During the last WWDC Apple revealed that there were 54 million active Mac users. If we look at the history of the product we can see that it took about 5.5 years to sell 54 million Macs. If we assume therefore that the average lifetime of a Mac is 5.5 years and knowing that Mac sales generated revenues of about $73.8 billion then we can estimate the average revenues/year/mac user: $250.
Repeating the exercise with 180 million current iOS users who purchased about 200 million iOS devices and assuming a life span of 3.5 years gives the average revenue/year/iOS user of about $150.
These are recurring figures. If we assume these users are loyal then they will likely spend this amount indefinitely and each additional user will be worth a similar amount.
So, for example, if we assume that the number of Mac users reaches 100 million then we can also assume that they will generate about $25 billion/yr in recurring revenues.
Likewise, if we extrapolate growth of iOS to 500 million users then we can assume they will generate $74 billion/yr in recurring revenues.
Adding these together gives a potential recurring income level of $95 billion/yr for installed base alone (excluding iPods, Peripherals, iTunes apps/songs, and Software sales.) Today that figure is about $40 billion/yr. 
Interesting valuation exercises can follow.  It would also be interesting to perform a similar analysis for other vendors/platforms.
- Note that actual sales are considerably higher than this figure as new customers are added. These figures should be considered “baseline” sales.
- Thanks to a kind reader for suggesting this line of analysis.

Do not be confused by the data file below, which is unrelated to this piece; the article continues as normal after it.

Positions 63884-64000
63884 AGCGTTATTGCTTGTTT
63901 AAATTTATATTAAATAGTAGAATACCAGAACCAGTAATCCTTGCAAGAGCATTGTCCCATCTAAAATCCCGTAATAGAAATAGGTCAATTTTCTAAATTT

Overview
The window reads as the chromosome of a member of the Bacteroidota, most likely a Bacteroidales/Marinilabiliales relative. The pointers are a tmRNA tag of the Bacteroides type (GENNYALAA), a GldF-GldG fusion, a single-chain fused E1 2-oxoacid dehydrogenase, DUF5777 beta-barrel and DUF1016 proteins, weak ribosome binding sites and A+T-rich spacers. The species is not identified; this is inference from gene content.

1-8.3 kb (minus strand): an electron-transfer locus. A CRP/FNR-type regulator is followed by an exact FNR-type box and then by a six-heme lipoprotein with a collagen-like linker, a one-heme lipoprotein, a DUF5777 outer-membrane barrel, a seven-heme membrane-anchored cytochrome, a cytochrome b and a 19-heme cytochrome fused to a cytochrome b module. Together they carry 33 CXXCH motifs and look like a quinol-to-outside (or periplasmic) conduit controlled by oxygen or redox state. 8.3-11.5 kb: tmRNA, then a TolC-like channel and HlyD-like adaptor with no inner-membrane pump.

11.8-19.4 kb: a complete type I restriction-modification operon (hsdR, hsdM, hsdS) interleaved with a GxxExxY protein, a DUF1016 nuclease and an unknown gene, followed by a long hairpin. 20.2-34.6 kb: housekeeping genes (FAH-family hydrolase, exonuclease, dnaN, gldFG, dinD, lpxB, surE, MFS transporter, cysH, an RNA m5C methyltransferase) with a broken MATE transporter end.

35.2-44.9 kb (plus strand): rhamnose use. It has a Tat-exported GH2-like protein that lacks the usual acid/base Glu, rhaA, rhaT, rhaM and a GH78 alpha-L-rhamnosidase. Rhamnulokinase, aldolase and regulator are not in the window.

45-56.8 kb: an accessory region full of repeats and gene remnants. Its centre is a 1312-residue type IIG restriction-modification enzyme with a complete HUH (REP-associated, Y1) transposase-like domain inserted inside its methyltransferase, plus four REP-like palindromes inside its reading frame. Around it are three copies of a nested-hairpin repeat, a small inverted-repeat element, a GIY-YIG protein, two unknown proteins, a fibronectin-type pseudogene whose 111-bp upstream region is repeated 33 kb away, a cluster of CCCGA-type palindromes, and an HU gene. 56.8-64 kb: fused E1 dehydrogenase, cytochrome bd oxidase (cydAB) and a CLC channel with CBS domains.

My thanks to Robert van Apeldoorn, journalist for Trends Tendances Magazine, for asking good questions. My responses are reproduced below. The article (in French) is titled “Nokia a trop écouté les réseaux télécoms” and can be found in the June 23rd edition of the magazine along with more details in the article “Comment Nokia peut-il renaître?”.
-About your post “Does the phone market forgive failure”, that puts forward the idea that all mobile device vendors experiencing losses never really recover… It seems that this possible “rule” is more severe than in the computer industry. If Digital Equipement, Compaq, WordPerfect did fail, IBM and, yes, Apple, did survive failure and rebound strongly. Do you think that there is a difference between the industries? What makes the failures more lethal in the mobile device market ?
The observation is unique to the mobile phone market and even there it’s only an observation not a rule. It could be that Nokia will be the first mobile phone company that will recover from severe crisis, but history shows it to be very unlikely. I try to shed some light on the reasons why it’s unlikely and what makes the mobile phone market so unforgiving. I think much of the problem rests with the fact that mobile phones are sold indirectly, through intermediaries who are amplifying both success and failure. A company like Apple was able to recover in the computer industry because it launched new products like iPod which could be sold directly to consumers. It had to convince the consumer and only the consumer. Having to convince a distributor, retailer, value added reseller, operator and consumer would be much more difficult. These intermediaries are “institutional” buyers who are risk averse and have low tolerance for untested ideas. Institutional buyers need to think about dealing with other people’s money not just their own so they are doing the right thing from their point of view.